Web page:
Richard Fuller MP: we need politicians with life experience

As the elections in Italy this week showed, across the Eurozone disillusion with professional politicians is growing and in the UK we should not ignore the trend.

By The Newsroom
Thursday, 28th February 2013, 10:36 am

For 15 years, from the mid 1990s to 2010, the country got used to living beyond its means and it was never going to be easy to make the necessary changes to stop us borrowing from future generations. In the mid 1990s, the country’s total debt was two times the size of our national economy, by 2010 our debts had risen to five times the size. No other major country followed the same path. It is this fact that provides the context in which all our economic decisions are now made.

I have been considering this, and the willingness of our politicians – and the wider public – to make the tough decisions, the sacrifice of everyday things, in order to get our finances back in order. Do our politicians have the nerve to take long term decisions, even if they are unpopular in the short term? Are the people prepared to continue with this collective effort, so that our children and grandchildren’s prospects will not be shackled by our own excesses?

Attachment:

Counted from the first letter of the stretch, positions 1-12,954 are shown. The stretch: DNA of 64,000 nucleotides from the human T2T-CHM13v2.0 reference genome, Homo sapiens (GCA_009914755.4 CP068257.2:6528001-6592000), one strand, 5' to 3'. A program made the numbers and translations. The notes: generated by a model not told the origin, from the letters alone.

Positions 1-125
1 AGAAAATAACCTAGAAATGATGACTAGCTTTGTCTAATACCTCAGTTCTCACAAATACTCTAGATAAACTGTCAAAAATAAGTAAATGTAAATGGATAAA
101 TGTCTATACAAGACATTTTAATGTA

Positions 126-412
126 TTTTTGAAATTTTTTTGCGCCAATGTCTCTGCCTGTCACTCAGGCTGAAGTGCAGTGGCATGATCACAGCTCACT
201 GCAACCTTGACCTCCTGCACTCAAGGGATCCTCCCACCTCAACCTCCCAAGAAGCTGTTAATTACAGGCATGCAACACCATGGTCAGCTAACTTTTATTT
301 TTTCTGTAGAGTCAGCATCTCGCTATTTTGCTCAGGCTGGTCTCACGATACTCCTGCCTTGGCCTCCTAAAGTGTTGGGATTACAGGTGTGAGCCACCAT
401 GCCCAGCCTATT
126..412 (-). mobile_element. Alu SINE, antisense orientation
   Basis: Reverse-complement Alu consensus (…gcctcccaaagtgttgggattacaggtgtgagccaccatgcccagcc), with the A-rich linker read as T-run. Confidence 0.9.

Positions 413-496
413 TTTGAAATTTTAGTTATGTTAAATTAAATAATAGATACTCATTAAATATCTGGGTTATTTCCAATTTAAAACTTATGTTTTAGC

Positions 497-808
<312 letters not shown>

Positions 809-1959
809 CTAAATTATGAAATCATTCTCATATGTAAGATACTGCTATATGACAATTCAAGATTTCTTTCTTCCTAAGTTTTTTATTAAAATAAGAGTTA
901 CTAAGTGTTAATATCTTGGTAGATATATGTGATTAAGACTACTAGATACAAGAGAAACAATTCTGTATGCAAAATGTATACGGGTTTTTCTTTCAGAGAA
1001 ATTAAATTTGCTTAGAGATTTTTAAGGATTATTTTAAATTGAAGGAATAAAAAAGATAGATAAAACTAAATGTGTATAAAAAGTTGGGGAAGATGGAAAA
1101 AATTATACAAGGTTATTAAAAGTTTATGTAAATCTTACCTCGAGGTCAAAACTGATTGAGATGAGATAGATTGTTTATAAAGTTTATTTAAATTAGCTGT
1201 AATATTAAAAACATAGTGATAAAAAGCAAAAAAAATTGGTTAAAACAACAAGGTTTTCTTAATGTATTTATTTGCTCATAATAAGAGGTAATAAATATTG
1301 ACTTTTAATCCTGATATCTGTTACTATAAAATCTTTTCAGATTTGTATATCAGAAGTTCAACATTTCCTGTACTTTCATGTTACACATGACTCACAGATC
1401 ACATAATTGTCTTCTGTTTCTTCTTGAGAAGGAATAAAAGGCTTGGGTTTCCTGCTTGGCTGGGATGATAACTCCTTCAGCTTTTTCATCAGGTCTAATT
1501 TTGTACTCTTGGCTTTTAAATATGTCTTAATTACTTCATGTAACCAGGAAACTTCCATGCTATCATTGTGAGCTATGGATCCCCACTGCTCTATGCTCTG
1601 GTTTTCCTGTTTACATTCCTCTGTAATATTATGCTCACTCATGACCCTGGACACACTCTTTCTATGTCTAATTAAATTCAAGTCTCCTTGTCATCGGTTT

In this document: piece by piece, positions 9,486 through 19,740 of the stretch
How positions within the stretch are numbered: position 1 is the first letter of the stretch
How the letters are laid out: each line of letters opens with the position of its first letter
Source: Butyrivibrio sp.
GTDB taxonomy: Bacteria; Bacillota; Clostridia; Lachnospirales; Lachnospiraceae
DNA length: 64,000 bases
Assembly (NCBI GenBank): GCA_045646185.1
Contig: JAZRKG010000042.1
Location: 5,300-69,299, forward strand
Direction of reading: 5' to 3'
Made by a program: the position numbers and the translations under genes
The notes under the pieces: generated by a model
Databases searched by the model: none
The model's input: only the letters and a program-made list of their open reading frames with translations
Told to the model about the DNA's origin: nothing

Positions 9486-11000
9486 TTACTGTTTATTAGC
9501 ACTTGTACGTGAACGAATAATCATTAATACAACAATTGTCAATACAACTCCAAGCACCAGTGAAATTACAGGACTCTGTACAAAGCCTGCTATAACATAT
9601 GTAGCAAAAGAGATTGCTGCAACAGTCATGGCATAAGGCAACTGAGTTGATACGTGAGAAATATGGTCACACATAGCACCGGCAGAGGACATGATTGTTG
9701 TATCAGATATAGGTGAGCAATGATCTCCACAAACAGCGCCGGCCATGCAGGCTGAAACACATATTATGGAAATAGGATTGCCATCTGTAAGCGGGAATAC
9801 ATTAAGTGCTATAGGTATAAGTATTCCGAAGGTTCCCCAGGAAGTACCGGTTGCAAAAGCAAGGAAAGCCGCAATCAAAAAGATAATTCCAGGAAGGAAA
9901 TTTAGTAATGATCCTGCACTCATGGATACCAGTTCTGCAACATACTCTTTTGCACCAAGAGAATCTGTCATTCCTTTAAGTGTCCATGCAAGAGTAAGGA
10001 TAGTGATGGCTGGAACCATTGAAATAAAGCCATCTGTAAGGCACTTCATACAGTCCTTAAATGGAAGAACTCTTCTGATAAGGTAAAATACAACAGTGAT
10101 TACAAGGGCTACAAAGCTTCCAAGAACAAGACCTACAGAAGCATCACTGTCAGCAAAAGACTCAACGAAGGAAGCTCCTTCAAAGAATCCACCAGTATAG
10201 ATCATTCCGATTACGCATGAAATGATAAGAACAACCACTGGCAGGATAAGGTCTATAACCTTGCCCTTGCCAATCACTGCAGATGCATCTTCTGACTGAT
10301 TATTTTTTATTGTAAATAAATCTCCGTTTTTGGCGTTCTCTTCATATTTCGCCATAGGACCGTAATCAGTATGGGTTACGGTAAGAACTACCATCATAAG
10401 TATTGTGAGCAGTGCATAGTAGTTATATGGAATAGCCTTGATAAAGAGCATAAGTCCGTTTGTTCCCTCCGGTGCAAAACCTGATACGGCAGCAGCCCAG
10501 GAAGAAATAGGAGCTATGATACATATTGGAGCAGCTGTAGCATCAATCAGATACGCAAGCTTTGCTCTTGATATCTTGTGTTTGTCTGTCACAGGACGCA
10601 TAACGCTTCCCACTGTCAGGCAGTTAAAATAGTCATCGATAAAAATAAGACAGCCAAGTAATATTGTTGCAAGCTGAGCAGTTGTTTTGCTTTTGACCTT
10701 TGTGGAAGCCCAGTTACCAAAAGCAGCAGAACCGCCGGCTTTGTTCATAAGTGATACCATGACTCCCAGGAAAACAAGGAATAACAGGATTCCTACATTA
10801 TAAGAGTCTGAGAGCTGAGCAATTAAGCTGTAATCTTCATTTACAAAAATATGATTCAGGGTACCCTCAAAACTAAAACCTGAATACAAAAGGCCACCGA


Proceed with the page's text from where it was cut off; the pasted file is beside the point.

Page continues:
Of course, we know that politicians can be categorised based on their political party but there is another, more subtle, potentially more important divide in these tough economic times: the divide between the MPs who are professional politicians, and those who come to politics after a career elsewhere.

To draw a contrast, the first group are more likely to draw on the world of ideas and are shaped by focus groups and media presentation. The latter are more likely to draw on their direct experiences of the world outside Westminster and are shaped by the principles that they have come to believe in.

To be effective, Parliament needs a balance. But if we want to carry the people of this country with us in the need to do more with less, and to make difficult savings in their weekly budgets, in my view we need more politicians with life experience outside of politics and fewer looking at the next stage of their political career.